A typical chimichurri consists of parsley, garlic, vinegar, lemon or lime juice, olive or vegetable oil, and flakes of chili pepper.
Pronounced "CHimi-CHoori," Known as Argentine barbecue sauce, chimichurri is thought to have its beginnings in Argentina, where it is commonly used as a marinade for grilled steak. However, this sauce is very versatile. Chimichurri can also be used to flavor fish, chicken, vegetables, or even pasta. It can even be used as a condiment to add extra flavor to traditional South American or Mexican dishes. Because parsley is the main ingredient, chimichurri is favored during Spring and Summer when this herb is abundant. The fresh ingredients give chimichurri an intense garden flavor and a vibrant green color. Chimichurri can be made in all sorts of varieties, based on the flavor profile you are seeking to add to your dish. In fact, the word chimichurri is thought to have derived from the Basque word "tximitxurri," loosely translated as "a mixtrue of several things in no particular order." Add cumin, thyme, or bay leaf to the sauce to make the flavor more robust and hearty. Or spice it up with the addition of jalapenos. In its red version, tomato and red bell pepper may also be added.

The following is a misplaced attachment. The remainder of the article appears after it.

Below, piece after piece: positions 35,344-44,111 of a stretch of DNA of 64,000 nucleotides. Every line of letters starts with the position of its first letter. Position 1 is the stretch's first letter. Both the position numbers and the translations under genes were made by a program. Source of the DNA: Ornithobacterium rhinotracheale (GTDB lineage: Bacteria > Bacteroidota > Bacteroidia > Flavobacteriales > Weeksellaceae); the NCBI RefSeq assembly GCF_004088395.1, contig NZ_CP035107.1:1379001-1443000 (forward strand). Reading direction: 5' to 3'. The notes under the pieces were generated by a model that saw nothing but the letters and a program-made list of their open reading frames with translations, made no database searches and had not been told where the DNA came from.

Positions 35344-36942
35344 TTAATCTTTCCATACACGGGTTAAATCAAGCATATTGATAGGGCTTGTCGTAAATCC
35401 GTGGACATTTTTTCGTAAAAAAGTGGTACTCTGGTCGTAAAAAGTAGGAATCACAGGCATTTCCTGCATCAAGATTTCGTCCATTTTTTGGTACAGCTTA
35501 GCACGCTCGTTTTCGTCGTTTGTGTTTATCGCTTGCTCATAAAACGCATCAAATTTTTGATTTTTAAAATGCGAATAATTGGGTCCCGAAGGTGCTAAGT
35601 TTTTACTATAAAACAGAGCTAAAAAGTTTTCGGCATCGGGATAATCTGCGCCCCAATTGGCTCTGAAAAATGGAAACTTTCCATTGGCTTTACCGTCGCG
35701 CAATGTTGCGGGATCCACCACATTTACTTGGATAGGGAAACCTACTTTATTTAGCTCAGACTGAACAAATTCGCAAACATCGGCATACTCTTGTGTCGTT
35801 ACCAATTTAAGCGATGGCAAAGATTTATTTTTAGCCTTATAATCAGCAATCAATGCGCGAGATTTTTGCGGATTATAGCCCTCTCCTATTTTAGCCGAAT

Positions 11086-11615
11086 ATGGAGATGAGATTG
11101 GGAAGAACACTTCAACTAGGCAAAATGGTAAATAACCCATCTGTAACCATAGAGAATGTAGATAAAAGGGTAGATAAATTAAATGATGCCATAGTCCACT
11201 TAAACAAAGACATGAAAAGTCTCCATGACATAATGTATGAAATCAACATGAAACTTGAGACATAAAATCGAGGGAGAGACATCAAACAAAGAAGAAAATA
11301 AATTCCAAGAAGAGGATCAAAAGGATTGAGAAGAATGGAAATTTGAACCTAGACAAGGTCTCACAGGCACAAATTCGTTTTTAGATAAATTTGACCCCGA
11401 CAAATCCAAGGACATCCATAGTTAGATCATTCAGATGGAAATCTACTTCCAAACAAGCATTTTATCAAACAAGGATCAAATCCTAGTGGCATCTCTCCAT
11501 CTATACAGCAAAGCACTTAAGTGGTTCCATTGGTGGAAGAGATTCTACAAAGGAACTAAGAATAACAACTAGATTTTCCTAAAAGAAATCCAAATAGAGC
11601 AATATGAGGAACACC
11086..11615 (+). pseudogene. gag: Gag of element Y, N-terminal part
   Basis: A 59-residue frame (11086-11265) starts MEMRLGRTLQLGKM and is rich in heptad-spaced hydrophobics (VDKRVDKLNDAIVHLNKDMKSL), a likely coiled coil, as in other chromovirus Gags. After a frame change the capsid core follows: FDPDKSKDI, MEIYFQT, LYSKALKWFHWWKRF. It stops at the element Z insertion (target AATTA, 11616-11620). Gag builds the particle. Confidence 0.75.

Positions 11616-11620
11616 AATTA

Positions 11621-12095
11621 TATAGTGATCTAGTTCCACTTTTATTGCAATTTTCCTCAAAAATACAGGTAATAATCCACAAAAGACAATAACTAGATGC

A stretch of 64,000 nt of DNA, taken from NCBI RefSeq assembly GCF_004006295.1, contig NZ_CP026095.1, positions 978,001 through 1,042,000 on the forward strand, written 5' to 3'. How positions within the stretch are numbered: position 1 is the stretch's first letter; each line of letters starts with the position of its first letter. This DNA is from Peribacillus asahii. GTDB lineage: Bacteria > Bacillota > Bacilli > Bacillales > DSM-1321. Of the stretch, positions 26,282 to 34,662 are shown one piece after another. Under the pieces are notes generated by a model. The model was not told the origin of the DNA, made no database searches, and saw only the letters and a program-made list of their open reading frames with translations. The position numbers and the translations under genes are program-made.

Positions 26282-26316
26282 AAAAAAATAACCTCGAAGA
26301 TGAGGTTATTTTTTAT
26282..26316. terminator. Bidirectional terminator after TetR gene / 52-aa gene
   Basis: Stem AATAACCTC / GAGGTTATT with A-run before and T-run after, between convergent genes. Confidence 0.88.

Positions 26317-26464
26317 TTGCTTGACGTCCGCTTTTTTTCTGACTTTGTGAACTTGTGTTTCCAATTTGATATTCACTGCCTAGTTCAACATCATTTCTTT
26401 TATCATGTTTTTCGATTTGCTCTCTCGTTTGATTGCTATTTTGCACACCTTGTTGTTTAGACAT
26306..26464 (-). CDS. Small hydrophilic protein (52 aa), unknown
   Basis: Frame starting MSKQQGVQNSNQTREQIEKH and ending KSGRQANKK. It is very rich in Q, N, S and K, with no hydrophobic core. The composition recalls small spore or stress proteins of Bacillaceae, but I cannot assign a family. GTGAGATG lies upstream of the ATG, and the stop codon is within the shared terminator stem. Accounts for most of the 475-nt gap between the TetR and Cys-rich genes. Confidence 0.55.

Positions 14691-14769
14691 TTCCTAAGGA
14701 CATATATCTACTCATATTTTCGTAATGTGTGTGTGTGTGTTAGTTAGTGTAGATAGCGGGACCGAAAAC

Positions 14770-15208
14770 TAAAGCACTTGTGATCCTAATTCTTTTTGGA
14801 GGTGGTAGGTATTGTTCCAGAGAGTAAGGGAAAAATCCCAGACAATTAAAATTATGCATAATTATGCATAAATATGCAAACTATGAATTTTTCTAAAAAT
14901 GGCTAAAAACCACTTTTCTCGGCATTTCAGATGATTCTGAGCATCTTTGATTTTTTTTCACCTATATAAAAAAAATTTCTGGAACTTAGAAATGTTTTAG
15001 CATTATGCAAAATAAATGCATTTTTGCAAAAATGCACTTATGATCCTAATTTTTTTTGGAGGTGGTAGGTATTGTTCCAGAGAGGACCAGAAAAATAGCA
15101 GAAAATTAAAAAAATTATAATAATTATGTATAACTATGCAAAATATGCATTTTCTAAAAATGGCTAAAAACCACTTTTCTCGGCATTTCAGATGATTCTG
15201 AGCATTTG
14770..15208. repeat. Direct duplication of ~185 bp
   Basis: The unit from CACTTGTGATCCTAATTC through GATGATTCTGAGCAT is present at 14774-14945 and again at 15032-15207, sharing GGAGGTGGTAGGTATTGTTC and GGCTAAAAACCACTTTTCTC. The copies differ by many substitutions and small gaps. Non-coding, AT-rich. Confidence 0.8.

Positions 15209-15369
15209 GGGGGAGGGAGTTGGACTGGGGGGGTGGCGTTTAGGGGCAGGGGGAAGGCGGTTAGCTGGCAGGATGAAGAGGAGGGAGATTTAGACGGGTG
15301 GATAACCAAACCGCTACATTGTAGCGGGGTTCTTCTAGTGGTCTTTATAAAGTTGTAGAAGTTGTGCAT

Dry Goods, Chimichurri
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